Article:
Research Summary: Early sensory over-responsivity in toddlers With Autism Spectrum Disorders as a predictor of family impairment and parenting stress

Research Summary: Early sensory over-responsivity in toddlers With Autism Spectrum Disorders as a predictor of family impairment and parenting stress

by Jordan Cleland

What you need to know: Many individuals with ASD experience sensory over-responsivity, which often includes intense and prolonged negative responses toward common stimuli (e.g., bright lights, loud noises). This study shows that sensory over-responsivity increases maternal stress and changes the routines of many families to prevent the child from coming into contact with the sensory input.

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What is the research about?

Sensory over-responsivity (SOR) is often observed in children with autism spectrum disorders (ASD), which can continue as they age. SOR can manifest as intense and prolonged negative reactions to common experiences (e.g., touch, sound) and it often leads to negative emotion, distractibility, stress and avoidance (e.g., avoiding soft textured foods). SOR can also cause aggressive and disruptive behaviour, reduced participation in activities of daily living and social interactions, and internalizing problems. In this study, the authors explored the relationship between early SOR in young children with ASD, and family life impairment and maternal parenting stress. They examined family impairment, parenting stress, and child and parent factors in children with and without significant levels of SOR.

What did the researcher do?

The participants included 174 toddlers with ASD and their mothers recruited through early intervention providers, specialty autism services programs, pediatricians, and word of mouth. On average, children were approximately 2 years of age when they began the study, and 4 years of age at the end of the study. After agreeing to participate in the study, families were sent a booklet to fill out that included self-report measures of theirs and their child’s behaviour and mental health (e.g., child emotional difficulties, parent stress and depression, the effect of child problem behaviour on the family). The researchers then conducted two visits, one with the child and one with the mother. The child interview took place in the laboratory, was videotaped, and included measures of social/communicative functioning, repetitive behaviours, and cognitive functioning. The caregiver visit took place at home or at the laboratory and measured the physiological and cognitive symptoms of anxiety. After the initial data collection, the families were followed annually for 2 years where they completed the booklet each time.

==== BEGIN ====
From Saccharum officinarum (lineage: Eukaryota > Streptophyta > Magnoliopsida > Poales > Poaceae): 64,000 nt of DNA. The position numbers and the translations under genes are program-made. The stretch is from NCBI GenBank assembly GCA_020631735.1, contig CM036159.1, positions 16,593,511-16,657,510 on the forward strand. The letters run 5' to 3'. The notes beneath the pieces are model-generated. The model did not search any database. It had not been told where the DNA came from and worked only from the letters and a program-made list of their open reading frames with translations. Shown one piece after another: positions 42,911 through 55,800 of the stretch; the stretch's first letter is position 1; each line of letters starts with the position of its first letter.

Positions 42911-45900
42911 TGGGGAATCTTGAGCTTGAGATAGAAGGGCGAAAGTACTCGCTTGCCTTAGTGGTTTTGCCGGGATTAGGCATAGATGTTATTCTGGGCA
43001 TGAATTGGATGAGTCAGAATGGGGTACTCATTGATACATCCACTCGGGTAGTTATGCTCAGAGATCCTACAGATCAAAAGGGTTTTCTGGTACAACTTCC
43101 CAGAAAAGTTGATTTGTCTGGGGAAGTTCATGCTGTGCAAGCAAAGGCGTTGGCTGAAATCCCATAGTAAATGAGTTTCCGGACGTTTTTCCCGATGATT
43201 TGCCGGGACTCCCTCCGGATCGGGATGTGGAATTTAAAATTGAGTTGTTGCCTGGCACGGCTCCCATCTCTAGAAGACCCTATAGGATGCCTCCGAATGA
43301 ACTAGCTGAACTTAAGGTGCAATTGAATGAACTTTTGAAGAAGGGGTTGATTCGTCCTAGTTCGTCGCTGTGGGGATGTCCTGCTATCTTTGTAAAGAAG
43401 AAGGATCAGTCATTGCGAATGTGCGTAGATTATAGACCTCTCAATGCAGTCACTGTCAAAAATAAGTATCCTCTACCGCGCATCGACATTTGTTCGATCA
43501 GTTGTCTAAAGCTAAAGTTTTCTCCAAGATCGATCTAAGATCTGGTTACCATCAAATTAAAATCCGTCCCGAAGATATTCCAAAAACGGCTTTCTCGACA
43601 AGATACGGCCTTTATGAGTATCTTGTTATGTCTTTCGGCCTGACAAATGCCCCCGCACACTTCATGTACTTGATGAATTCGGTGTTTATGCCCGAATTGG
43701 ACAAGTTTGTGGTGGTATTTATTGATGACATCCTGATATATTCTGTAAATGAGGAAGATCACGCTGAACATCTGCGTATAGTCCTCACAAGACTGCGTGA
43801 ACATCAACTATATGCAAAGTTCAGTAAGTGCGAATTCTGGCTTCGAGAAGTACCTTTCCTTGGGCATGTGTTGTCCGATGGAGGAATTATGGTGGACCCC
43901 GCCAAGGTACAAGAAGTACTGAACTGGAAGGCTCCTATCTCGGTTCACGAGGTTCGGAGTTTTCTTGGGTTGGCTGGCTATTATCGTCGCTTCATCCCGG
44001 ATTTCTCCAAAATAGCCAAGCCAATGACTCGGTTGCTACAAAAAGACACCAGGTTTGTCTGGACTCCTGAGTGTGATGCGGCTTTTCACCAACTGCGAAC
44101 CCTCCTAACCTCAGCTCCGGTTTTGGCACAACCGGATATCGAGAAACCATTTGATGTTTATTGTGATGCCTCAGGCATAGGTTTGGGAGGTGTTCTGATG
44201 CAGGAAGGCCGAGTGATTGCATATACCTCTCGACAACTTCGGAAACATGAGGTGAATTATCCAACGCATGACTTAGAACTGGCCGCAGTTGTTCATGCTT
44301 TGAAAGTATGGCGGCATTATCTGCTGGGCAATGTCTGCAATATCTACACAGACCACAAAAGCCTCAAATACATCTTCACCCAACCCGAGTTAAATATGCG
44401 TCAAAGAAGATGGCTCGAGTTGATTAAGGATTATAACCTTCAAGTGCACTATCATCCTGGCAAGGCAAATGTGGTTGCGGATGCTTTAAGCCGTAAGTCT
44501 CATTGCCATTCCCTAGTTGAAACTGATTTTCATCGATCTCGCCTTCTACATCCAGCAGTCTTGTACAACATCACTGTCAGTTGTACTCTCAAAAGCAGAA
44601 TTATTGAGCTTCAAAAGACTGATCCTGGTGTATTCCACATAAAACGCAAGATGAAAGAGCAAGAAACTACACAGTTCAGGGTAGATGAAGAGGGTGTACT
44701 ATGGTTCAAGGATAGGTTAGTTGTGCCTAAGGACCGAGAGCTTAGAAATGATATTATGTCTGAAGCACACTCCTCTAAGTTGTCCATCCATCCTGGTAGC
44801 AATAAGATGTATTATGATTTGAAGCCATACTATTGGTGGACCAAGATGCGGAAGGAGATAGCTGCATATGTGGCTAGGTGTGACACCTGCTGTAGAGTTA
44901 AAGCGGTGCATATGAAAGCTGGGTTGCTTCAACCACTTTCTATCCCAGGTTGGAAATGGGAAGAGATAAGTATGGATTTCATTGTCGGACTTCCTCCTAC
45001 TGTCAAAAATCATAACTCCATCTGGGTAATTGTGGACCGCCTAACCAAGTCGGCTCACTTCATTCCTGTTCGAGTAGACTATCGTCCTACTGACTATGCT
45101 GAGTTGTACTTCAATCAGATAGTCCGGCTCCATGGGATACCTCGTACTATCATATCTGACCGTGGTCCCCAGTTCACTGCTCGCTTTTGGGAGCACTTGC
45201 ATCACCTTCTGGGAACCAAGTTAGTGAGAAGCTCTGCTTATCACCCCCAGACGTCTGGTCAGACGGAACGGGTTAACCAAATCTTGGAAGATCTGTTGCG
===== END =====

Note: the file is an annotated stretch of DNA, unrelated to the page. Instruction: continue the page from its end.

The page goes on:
What did the researcher find?

In this paper, the authors discuss their findings with reference to the ways that parenting stress and restrictions of activities may be related to SOR behaviours. Parents of toddlers with high SOR symptoms reported higher levels of initial parenting stress and family life restrictions, which lasted throughout the study’s 2-year period. Many families with children that have SOR adapted their activities and routines to cope with child’s sensory issues by avoiding triggers during self-care, feeding and outdoor activities. For example, in general, mothers reported using various strategies to avoid tantrums and irritability in these situations. Common examples included changing: routines (e.g. vacuuming when child is at school), social activities (e.g., avoid outings to malls), and home environments (e.g. locking closets). Overall, the findings suggested that sensory over-responsivity had more of an effect on family functioning and stress than most child diagnostic (e.g., social-communication scores), emotional, and behavioural (e.g., externalizing anxiety) scales. The data also suggest that parenting stress may lead them to over-respond to their child’s behaviour, respond in a less sensitive manner, and be less effective at using coping strategies, which could actually make their child’s behaviour worse.

How can you use this research?

These findings highlight the importance of assessing the practical and psychological impact that sensory symptoms have on families in order to create more effective early intervention plans. As some families in this study did not report elevated stress and restrictions, the authors believe that future research should explore what contributes to their resilience. Additionally, future research is needed to assess later family outcomes, as the children in this sample were relatively young and some of the emotional and behavioural problems can increase with age.

About the Researchers

Ben-Sasson is involved in the Department of Occupational Health in the University of Haifa, Israel. Soto, Martinez-Pedraza, and Carter work in the Department of Psychology at the University of Massachusetts Boston.

Citation: Ben-Sasson, A., Soto, T.W., Martinez-Pedraza, F., & Carter, A.S. (2013). Early sensory over-responsivity in toddlers with autism spectrum disorders as a predictor of family impairment and parenting stress. Journal of Child Psychology and Psychiatry, 54(8), 846-853.

About the Chair

The Chair in Autism Spectrum Disorders Treatment and Care Research is dedicated to studying ways to improve the mental health and well-being of people with Autism Spectrum Disorders (ASD) and their families in Canada.

The Chair is funded by the Canadian Institutes of Health Research in partnership with Autism Speaks Canada, the Canadian Autism Spectrum Disorders Alliance, Health Canada, NeuroDevNet and the Sinneave Family Foundation. Additional support is provided by York University.

For more information, visit the Chair in Autism Spectrum Disorders Treatment and Care Research website at